Whenever I reminisce with friends about
all the fun filled days and nights we spent on the Wildwood
Boardwalk one image always stands out... the coconut head (most
notably of the Aloha and Hawaiian Tropical Drinks shops). All
were owned and operated by James Konides who created a wonderful
"tiki" decor - from a ceiling laden with coconut fronds
these fascinating, one-of-a-kind souvenirs dangled. Each coconut
was hand carved and painted to reflect their own personality.
Sometimes they were decorated with feathers and beads, but always
with shells to create eyes, teeth and earrings.
The photo below comes from the George
F. Boyer Museum in Wildwood and shows the Hawaiian Tropical
Drinks once located at the Strand Theatre block.
The close-up below shows a group of
coconut heads hanging behind the neon lighted milkshake sign.
In the 60's and 70's the coconut head was a staple
Boardwalk souvenir and although they can still be found in
some shops along the boards today, they don't quite stand
up to the heads of ole. No longer will you find the menacing
natives with twisted expressions or voodoo warriors from some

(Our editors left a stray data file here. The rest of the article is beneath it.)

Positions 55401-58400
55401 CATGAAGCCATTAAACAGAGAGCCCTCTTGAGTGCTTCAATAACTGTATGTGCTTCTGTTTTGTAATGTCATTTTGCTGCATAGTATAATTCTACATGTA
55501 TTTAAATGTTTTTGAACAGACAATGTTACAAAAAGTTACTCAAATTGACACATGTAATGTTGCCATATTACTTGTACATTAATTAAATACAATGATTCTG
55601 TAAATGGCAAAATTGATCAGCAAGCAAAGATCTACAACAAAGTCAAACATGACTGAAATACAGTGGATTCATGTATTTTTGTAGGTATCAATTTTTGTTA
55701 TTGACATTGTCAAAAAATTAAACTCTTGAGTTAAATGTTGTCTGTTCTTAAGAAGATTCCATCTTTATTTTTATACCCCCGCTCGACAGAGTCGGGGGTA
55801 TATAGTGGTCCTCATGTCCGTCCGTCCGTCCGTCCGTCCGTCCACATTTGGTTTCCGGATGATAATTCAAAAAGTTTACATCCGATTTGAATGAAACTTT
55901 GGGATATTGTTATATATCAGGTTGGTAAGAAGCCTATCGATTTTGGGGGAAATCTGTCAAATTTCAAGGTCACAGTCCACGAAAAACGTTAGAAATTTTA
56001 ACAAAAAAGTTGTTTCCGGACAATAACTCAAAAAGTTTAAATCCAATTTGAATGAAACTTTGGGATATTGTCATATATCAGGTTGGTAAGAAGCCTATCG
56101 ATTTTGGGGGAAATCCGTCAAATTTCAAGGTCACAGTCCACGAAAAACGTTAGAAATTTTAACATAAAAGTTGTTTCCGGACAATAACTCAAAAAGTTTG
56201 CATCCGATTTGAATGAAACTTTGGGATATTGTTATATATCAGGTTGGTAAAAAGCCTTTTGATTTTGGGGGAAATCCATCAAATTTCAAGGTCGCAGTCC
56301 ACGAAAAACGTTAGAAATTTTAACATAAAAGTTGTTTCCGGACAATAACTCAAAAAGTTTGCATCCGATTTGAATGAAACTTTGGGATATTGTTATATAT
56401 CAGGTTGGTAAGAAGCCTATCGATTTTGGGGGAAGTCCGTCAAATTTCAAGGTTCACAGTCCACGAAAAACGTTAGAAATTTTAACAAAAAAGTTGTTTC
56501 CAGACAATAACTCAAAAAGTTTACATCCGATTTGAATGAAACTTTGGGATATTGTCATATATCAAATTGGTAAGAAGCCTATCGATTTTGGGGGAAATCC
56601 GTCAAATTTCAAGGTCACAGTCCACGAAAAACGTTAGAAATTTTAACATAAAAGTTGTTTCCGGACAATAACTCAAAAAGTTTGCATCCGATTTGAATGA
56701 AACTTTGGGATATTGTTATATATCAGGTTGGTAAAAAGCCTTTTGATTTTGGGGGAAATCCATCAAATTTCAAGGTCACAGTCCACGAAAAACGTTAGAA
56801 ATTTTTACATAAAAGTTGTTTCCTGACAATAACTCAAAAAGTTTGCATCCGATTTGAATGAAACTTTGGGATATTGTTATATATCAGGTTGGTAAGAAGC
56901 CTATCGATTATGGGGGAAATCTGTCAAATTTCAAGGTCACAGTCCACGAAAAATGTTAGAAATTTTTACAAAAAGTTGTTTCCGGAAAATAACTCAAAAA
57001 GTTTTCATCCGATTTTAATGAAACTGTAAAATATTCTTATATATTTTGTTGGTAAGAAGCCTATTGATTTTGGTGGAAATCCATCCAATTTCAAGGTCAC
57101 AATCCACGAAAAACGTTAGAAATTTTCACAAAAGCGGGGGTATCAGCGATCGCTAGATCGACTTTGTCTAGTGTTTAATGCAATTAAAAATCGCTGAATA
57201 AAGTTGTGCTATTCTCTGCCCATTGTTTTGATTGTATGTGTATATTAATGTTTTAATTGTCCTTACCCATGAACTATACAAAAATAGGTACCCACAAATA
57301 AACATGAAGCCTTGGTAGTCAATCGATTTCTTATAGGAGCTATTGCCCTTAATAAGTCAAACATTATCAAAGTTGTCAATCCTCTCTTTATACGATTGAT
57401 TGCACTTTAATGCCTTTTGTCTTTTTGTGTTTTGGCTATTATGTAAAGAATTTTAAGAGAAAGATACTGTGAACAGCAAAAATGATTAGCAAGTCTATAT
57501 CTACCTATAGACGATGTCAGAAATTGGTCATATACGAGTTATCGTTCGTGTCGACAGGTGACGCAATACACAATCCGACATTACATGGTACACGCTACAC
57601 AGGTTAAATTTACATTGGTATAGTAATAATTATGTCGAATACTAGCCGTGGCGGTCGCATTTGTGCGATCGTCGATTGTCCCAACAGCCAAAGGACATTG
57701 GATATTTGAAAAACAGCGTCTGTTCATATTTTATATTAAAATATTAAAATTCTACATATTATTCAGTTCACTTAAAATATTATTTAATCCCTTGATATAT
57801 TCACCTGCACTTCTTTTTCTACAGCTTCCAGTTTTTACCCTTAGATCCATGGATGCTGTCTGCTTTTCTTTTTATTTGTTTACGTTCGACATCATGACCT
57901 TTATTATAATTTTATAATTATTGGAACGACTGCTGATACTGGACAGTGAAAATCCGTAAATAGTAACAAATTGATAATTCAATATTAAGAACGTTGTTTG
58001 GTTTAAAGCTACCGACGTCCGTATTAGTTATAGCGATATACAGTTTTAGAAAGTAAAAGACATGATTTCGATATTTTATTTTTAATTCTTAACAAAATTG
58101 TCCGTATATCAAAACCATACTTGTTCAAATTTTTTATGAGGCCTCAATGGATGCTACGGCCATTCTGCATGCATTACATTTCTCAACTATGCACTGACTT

dark continent. Today's coconut heads are usually pirates
or monkeys and have a mass produced quality rather than a
Shown below - coconut heads are visible
behind the neon signage.
I often wonder how many of these enchanting
souvenirs still hang in attics, garages and sheds across the
country... long forgotten and covered in dust. If you happen
to have one, I hope this page will inspire you to dig it out
and dust it off. Feel free to photograph it and send it to me
and I will add it to the coconut grove.
A special thanks to my friend Eric Princz,
who not only inspired me to create this page, but also to rummage
through my attic to retrieve my childhood coconut head.
Copyright 2007 Ralph Grassi